9-year study concludes preventing or managing diabetes prevents cognitive declineby Carol Bradley Bursack Caregiver
As far back as 2006, the New York Times was reporting on the deepening link between diabetes and Alzheimer's disease. Now, new results from a study led by researchers from the University of California San Francisco show that there is a link between the risk of cognitive decline and the severity of diabetes.
An article on the UCSF website reports on a 9-year long study by researchers at the University of California, San Francisco (UCSF) and the San Francisco VA Medical Center. The Health, Aging, and Body Composition (Health ABC) Study enrolled 3,069 adults over 70 at two community clinics in Memphis, TN and Pittsburgh, PA beginning in 1997. All the patients provided periodic blood samples and took regular cognitive tests over time.
According to the June online edition of Archives of Neurology,__ _the objective of the study was __"_To determine if prevalent and incident diabetes mellitus (DM) increase risk of cognitive decline and if, among elderly adults with DM, poor glucose control is related to worse cognitive performance."
When the study began, hundreds of the patients already had diabetes. Ten years later, many more of them developed diabetes and many also have suffered cognitive decline. According to the researcher's, these two health outcomes were closely linked.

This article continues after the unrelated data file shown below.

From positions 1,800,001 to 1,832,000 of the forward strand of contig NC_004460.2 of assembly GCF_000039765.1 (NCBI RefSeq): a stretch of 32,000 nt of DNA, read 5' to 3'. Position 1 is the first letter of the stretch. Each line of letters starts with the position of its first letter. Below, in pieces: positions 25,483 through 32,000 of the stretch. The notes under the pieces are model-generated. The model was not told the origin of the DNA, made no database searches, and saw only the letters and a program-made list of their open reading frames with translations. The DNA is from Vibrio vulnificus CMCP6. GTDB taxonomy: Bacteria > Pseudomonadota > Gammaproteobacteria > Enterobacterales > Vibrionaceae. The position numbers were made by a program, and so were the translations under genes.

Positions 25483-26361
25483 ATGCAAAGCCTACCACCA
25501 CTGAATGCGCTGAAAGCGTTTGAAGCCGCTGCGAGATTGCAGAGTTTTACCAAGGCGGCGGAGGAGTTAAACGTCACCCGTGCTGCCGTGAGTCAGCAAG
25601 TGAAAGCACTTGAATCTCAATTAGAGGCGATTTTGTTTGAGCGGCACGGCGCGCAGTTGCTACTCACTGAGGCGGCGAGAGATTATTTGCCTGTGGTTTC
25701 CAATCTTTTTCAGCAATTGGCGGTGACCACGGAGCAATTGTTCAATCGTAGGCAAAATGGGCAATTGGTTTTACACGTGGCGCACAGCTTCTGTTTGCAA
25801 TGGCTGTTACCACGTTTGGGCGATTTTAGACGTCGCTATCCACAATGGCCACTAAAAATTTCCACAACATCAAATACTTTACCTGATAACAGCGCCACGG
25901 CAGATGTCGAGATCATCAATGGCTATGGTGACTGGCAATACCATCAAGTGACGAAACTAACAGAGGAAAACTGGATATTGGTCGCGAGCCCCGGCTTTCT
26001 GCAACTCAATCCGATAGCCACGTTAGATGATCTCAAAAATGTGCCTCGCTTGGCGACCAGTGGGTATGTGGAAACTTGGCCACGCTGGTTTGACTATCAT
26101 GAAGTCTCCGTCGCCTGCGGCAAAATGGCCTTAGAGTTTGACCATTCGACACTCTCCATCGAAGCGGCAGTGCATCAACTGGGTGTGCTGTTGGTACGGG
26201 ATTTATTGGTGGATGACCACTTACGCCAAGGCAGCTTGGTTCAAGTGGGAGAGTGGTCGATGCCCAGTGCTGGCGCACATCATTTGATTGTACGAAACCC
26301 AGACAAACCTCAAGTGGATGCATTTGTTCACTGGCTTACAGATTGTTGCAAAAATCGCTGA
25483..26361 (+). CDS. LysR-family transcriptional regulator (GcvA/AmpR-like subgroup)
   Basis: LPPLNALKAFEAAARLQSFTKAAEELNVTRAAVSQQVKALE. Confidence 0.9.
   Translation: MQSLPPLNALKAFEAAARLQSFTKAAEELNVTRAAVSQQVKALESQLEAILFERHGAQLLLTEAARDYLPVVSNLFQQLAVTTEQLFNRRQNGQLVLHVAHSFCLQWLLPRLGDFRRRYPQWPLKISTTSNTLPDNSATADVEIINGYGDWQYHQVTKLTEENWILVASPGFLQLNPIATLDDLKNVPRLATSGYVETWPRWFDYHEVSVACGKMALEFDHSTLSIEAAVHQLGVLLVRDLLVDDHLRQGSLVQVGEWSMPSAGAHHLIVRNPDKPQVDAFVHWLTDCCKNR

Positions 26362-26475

The article states that, "While the underlying mechanism that accounts for the link between diabetes and risk of cognitive decline is not completely understood"it may be related to a human protein known as insulin degrading enzyme, which plays an important role in regulating insulin, the key hormone linked to diabetes. This same enzyme also degrades a protein in the brain known as beta-amyloid, a brain protein linked to Alzheimer's disease."
Study shows insulin treatment may help people with cognitive issues
The results of a short term study by researchers at the VA Puget Sound Health Care System/University of Washington-Seattle showed that treating people who had Mild Cognitive Impairment (MCI) or early stage Alzheimer's with intranasal insulin had a positive effect on slowing or reversing their cognitive decline.
Since insulin is already used to treat diabetes, there is a chance that insulin may be one available treatment for some people who could be headed toward early stage Alzheimer's. There is still more work to be done before doctors will be prescribing intranasal insulin for MCI or Alzheimer's, but with increasing knowledge that diabetes and AD are linked, there should soon be more clinical drug trials leading to eventual FDA approval if the treatment is safe and effective. If you are interested in taking part in any drug trial, search for trials at clinicaltrials.gov.
Bardi, J. (2012, June 21) Preventing or Better Managing Diabetes May Prevent Cognitive Decline, According to UCSF Study. University of California San Francisco. Retrieved fromhttp://www.ucsf.edu/news/2012/06/12216/preventing-or-better-managing-diabetes-may-prevent-cognitive-decline-according
Yaffe, K. et. al. (2012, June) Diabetes, Glucose Control, and 9-Year Cognitive Decline Among Older Adults Without Dementia. Archives of Neurology. (Retrieved from